Learning how to walk on a leash seems easy, but rarely mastered. Once he becomes a little more focused, you can start training him how to walk figure 8's staying by your side. It's easier when you can use your leg to keep him in line. The challenge is keeping him by your side when he is on the outside. This will train him to 'watch' your legs and anticipate your direction and hone in his ability to focus. Hopefully, this will help prevent crashes on the stairs.

You will have a lot of fun and enjoy his company on a whole different level.
 

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Thanks to you all

Thanks to you all for your good advice I will let you know how things are going in a few weeks. Tina
 

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2.5 years ago I purchased a standard poodle from an animal shelter. This poodle is male and was rescued from a puppy mill, they tell me he was a stud. When I got him home he was not house broken (of course), could not cllimb stairs, did not know how to play with people or other dogs and was afraid of men. I was told they did not know his age. But he was jet black and now 2.5 yrs he is silver and black. So I am guessing he was less than 1 year of age and not a stud, although he does have a number tatoo in his ear. Anyways, he is a wonderful dog but is to bouncy. When he comes into the house we open the door and he will almost knock us over getting in. If I am with him outside I make him sit at the door while I go in and then give him the command he can come in and he is doing very well with this. If we go up any set of stairs he is likely to knock us over if we are not careful. I have never had a dog like this and do not know how to help him. He is kind and loving and totally devoted to me. Please does anyone have any suggestions? Tina
oh my goodness! your story is almost identical to mine. Teddy - the silver beige in my avatar - was dark brown when we resuced him - he was taken from an elderly lady's home who had been a breeder and she had a lot of dogs - he hadn't been fixed at that point. when we brought him home, unbeknownst to us, he was sick so he was quiet - but when he got better - he does the same thing as your dog. knocks me over - rushes to be first. didn't know a leash from a hole in the wall. He has responded well to trainined also - but his high energy and "forgetfulness" lol make him a challenge. they said he was 2 when I got him but no way was this dog 2 at that time - lets see I have him for 2.5 years also and he is still puppy-like. I make him sit and wait for all the other dogs to go out etc but he still will forget and try to push everyone, including me, out of the way. but he is such a loving, submissive dog. But he wants to play al the time and the other dogs are not as playful anymore lol Isnt it funny the coincidences - the changing color and the knocking down lol lol her is a comparison pic of him when I got him and one and a half years later, which would be last summer. obvilously I have no advice lol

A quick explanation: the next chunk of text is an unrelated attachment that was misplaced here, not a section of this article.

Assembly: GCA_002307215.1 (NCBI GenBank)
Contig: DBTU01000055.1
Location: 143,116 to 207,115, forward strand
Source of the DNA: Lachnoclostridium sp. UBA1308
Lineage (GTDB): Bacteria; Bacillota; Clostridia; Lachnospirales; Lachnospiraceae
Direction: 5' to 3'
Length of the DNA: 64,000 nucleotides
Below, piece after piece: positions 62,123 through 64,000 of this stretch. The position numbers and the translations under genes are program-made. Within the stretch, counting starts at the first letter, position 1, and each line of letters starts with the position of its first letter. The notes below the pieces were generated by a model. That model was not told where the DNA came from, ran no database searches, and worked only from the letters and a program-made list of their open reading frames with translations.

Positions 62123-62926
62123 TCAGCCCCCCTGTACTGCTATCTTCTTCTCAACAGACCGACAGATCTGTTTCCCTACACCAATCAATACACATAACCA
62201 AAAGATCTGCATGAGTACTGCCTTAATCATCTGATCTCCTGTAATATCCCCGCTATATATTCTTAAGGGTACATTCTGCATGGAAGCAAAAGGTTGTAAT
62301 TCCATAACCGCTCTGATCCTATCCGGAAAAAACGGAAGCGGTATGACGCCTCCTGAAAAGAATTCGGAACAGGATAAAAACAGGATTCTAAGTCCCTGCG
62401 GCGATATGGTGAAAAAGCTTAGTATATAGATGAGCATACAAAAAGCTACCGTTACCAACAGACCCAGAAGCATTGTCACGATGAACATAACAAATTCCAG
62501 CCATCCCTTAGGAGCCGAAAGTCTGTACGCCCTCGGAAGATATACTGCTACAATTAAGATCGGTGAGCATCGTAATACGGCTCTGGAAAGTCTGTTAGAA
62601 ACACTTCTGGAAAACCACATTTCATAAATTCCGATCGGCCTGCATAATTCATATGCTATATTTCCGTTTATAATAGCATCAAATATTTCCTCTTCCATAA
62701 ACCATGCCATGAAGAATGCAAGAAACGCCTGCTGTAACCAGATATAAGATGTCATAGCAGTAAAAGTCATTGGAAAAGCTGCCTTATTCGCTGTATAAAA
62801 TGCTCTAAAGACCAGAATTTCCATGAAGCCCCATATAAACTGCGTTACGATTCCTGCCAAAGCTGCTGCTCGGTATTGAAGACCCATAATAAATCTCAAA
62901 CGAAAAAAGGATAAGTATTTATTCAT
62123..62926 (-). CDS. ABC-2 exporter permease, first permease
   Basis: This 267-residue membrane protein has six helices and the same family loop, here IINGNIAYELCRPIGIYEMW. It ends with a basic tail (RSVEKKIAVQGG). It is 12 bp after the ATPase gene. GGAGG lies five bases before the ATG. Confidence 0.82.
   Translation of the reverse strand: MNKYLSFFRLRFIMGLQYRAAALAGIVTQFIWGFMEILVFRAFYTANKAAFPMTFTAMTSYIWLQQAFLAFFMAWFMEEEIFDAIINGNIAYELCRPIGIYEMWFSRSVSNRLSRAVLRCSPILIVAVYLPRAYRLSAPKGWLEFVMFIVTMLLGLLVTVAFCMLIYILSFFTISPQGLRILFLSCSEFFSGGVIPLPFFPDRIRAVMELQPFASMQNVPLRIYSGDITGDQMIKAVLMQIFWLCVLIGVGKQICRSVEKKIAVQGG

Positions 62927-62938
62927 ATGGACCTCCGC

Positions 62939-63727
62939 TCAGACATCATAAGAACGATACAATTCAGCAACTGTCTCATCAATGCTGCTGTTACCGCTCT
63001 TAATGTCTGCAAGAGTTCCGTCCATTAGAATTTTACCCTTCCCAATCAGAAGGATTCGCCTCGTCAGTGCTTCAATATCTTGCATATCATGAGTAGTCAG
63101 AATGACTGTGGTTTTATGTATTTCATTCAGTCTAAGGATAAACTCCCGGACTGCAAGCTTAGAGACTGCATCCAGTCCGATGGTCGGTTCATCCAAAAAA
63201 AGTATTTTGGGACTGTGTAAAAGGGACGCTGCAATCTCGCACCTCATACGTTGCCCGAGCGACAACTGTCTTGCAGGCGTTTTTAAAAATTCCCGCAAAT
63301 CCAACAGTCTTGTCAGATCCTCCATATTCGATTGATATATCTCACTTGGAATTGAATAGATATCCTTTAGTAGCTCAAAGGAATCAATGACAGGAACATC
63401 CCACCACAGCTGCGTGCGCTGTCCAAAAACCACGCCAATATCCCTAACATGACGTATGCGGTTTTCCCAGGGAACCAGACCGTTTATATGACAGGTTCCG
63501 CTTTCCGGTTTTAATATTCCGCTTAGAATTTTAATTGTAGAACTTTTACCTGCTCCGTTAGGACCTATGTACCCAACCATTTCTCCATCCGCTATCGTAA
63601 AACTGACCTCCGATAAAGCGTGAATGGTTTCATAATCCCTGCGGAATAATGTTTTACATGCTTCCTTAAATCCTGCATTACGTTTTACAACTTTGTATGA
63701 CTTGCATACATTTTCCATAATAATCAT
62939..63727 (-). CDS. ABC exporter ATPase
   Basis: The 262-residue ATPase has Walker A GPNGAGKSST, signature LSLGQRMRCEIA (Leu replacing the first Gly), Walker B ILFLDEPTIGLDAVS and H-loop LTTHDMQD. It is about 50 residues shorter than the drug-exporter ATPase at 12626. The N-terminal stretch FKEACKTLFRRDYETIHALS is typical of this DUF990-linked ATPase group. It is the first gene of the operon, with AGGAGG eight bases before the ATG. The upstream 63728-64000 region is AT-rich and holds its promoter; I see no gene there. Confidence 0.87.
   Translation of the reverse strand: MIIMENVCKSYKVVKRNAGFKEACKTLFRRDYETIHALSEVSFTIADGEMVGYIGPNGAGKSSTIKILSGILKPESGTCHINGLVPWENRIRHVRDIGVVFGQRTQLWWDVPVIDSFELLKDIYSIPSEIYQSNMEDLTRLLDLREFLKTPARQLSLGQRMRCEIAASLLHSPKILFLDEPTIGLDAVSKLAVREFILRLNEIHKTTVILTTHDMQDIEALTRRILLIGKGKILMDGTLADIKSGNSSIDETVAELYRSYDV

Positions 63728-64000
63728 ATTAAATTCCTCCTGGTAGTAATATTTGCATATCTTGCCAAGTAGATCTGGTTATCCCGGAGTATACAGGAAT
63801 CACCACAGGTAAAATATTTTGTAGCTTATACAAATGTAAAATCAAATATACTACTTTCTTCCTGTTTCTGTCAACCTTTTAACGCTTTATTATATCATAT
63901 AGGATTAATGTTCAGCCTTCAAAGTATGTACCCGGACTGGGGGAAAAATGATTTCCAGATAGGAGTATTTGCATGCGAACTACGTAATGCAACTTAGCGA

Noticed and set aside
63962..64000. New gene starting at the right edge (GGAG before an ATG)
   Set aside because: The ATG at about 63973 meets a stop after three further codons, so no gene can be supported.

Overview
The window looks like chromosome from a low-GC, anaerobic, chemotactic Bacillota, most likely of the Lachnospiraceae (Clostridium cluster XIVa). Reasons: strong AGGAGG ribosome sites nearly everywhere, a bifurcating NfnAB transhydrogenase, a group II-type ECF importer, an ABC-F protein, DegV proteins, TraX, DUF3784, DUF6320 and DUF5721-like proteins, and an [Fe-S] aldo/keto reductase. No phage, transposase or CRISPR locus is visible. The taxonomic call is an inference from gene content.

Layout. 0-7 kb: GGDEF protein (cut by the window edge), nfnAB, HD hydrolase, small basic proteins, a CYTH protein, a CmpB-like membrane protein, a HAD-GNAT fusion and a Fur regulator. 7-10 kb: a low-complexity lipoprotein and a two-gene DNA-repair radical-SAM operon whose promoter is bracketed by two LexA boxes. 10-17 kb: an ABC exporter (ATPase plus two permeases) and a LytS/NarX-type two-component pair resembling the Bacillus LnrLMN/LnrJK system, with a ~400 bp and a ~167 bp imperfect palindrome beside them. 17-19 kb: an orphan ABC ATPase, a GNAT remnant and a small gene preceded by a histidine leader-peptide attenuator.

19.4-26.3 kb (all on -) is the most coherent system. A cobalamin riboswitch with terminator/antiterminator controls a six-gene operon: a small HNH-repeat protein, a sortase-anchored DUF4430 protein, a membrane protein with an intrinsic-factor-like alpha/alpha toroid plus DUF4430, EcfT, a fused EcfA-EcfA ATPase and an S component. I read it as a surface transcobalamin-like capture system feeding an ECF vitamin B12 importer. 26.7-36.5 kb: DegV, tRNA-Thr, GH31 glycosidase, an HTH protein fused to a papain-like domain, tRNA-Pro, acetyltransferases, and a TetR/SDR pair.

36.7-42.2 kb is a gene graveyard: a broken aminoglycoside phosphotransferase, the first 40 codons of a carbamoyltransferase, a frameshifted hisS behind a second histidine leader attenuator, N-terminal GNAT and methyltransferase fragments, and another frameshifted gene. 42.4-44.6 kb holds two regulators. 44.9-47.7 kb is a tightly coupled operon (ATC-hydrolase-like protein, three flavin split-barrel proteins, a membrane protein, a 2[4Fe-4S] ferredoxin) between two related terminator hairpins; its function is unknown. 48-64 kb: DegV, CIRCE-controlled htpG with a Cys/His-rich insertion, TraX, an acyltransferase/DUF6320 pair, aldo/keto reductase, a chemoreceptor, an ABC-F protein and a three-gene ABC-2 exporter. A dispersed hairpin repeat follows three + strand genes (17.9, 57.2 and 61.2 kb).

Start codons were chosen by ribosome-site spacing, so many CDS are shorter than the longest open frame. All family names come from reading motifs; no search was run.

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Hi,
I was out of town when your message arrived. It is good to hear from another person who knows exactly what a challenge this can be. My dog, Prancer, is doing better but the thing that worries me is this running up the stairs beside us. We are very careful but an accident could happen. I am doing like you as far as I am making him sit until our other dog gets outside and then let him go last and I make him sit until I am in before letting him in. My daughter says this will help him learn I am Alpha and not him. But honestly I think he doesn't have any thought when it comes to Alpha Dog but is just like a rambuncious little kid. I will post a picture of him soon. Your dogs look beautiful. Thanks for the message. Tina
 

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I have started making Mandy and casey sit at all stairs up or down as in there quest to get there first they are tripping me stepping on my slippers. Now they know wait and are doing it thankfully.
 

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Teach him to walk the stairs, we have a large flight off the deck and all six know they must walk up or down the stairs and absolutely "no [email protected]$$" They take off once at the base. I had stairs in my last house and had to train my eldest girl not to run cause she put a nice big scratch at the base of the stairs trying to get to the TV when she heard her favorite comercial. (TREX decking with the pantomime and jack russell.) She also put a gouge in the TV attacking that. Trust me that was the LAST time for that.